When Not to Outsource: An Analysis - Indus Net Technologies

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When Not to Outsource: An Analysis

August 19, 2013 by Mainak Biswas under Offshore outsourcing Strategy283 views
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Outsourcing may seem like an easy option when you have a lot of work on your hands and very few people in your team, but the itch to outsource work spontaneously must be controlled as it may pose a potential threat to your company. Myriads of benefits of outsourcing have already been established, but little do we know about the demerits and seldom do we bother to know about “when not to outsource”.

Should you be worried about something?

Notwithstanding the major benefits of this business option there are situations which call for controlling the need to outsource. Acquiring the expertise to identify such situations may take an entire lifetime, but with a comprehensive view on the basics you could develop a knack to identify such situations. Irrespective of the reduced labor costs and increased flexibility outsourcing is not always a viable option and delegating work to an in-house team even at a higher labor cost may deem necessary.

Companies who are extremely particular about their cultural standing and their business strategies might not appreciate outsourcing at all, as it involves transferring the job to a third party which may have a different culture and a different management style. The woes of outsourcing are well known by all, but there are companies that still fall prey to common traps. To avoid repeating the common mistakes in outsourcing, it is crucial to acquire in-depth knowledge on outsourcing and carefully study cases where outsourcing proved to be a fiasco, which, let’s face it, no one does and ends up going down the hill. To make things easier for you here is a list of scenarios where outsourcing may seem like a viable option but one should steer clear of it to avoid trouble in the long run.

1. When Outsourcing increases expenditure

The prime reason for outsourcing is cost reduction and if that is being compromised then you might want to reconsider your options. This business option is believed to reduce costs as it does not entail overheads like social security and health care of the employees, more often than not the third party also offers a competitive quote which adds to cost reduction. With so many parameters working to its advantage it usually seems like a viable option as compared to delegating work to an in-house team and is bound to reduce costs, but if that is not happening then you might want to consider your options. There may be situations where the cost of outsourcing is much higher than operating an in-house department, which might lead to a financial loss. To avert a financial implication arising from a similar situation you could delegate the work to an in-house team.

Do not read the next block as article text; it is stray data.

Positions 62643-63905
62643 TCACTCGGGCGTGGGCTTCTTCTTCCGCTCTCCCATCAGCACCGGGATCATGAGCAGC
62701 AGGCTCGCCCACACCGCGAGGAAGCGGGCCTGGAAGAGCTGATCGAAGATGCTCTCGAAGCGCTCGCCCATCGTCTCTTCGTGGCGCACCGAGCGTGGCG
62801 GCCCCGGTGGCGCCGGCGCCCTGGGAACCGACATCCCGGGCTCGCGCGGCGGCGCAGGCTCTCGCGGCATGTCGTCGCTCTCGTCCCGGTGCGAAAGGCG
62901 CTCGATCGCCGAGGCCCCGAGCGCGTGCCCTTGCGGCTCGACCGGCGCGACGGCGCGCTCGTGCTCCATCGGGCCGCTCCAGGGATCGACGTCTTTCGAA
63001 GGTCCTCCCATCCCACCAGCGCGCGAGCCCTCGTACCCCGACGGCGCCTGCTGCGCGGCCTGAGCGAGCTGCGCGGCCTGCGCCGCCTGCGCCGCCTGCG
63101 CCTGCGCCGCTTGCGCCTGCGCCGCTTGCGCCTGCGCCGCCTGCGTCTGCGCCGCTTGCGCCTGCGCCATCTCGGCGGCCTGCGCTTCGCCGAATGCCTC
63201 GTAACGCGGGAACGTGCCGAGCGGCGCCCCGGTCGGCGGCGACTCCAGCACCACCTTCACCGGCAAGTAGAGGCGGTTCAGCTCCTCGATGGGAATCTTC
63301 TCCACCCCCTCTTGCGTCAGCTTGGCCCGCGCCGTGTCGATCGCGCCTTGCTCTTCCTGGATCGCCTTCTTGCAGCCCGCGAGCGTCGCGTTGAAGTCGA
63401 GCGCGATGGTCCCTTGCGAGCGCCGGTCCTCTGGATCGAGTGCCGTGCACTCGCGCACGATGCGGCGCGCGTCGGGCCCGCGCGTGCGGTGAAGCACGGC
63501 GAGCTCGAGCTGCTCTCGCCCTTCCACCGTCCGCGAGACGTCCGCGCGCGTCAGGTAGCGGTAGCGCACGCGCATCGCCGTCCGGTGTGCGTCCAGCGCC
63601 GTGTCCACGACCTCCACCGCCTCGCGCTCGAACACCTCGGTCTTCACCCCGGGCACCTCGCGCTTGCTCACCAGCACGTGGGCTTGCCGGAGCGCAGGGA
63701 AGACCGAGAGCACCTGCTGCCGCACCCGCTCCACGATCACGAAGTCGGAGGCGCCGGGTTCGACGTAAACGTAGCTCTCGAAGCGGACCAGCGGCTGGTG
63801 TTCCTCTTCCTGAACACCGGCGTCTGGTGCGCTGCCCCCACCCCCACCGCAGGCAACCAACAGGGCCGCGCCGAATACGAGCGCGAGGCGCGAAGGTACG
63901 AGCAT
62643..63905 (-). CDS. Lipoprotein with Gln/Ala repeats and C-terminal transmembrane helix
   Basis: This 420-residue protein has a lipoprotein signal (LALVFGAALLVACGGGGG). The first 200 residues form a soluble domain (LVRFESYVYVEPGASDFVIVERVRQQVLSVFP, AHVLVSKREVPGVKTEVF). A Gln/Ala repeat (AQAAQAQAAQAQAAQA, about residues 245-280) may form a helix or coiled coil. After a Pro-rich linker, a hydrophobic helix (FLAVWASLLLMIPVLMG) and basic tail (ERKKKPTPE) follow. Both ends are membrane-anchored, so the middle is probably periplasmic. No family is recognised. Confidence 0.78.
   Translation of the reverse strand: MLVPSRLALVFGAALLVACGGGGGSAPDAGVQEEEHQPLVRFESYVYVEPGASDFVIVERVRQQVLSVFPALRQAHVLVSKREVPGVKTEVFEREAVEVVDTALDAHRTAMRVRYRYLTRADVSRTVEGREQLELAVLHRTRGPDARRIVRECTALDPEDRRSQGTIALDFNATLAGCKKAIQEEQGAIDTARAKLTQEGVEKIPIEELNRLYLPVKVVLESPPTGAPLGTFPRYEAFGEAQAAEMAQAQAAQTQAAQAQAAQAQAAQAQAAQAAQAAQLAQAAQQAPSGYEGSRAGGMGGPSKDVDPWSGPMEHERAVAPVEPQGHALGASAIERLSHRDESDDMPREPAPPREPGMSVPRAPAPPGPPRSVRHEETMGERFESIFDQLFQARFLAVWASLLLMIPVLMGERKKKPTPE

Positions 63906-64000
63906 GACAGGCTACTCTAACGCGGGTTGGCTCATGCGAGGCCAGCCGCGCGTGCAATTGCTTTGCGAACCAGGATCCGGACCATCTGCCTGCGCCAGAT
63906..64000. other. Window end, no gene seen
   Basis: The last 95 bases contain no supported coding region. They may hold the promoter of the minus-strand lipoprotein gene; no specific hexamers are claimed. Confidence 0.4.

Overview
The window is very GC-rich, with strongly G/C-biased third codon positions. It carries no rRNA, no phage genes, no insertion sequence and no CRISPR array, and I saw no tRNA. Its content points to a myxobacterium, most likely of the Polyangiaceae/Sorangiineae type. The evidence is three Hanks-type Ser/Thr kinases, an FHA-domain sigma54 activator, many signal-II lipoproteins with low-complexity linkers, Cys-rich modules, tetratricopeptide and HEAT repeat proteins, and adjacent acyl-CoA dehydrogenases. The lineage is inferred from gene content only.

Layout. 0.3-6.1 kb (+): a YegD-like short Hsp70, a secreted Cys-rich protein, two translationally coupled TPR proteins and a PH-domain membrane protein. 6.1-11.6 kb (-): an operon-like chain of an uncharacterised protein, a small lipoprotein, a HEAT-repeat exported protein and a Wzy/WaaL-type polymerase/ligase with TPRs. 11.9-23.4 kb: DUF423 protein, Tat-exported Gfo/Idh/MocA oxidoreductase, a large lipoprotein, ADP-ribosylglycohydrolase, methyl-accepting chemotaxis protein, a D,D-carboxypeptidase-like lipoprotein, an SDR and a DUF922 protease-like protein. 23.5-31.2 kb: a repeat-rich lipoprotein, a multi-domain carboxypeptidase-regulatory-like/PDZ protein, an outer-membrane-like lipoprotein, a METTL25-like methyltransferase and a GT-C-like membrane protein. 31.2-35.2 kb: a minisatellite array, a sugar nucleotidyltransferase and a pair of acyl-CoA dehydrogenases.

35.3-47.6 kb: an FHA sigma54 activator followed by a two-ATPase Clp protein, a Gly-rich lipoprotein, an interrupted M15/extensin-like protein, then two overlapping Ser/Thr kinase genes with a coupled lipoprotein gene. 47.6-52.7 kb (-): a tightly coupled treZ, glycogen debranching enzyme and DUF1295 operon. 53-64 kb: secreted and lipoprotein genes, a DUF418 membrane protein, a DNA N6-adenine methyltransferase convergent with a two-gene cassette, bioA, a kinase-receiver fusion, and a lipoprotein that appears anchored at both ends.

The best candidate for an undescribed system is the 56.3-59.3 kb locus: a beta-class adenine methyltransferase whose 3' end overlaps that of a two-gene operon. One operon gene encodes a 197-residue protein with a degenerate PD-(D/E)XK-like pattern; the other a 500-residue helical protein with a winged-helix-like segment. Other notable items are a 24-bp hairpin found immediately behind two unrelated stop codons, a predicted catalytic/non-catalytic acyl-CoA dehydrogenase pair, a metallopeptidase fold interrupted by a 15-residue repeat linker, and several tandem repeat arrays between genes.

2. Outsourcing may not be applicable for every project

Just because outsourcing reaped maximum profits in a project does not necessarily mean that it would fare the same way in other projects. Pay close attention to the requirements of the client and the project, there are situations where the client insists on getting the job done from an in-house team rather than a third party. This is clearly because of trust related issues, the client finds it difficult to bank on the quality of the service provided by a third party and prefers to bank upon the company’s reputation. In a fix like this you might want to cater to your client’s requirements rather than outsourcing operations to generate greater profits.

3. Not wise to outsource during management restructuring

Any decisions pertaining to outsourcing require undivided attention which is not possible if the top honchos of a company are involved in figuring out their new roles. Restructuring internal operations, eliminating hierarchies and divesting unprofitable functions require a lot of attention and are usually not done over night, after the structuring is completed it takes quite some time for employees to figure out their new roles that come along with new designations. If a company plans to enter into a contract during such unstable times the probability of error and misjudgment increase by leaps and bounds. Any kind of outsourcing needs sufficient focus and ample of time to reap the desired benefits.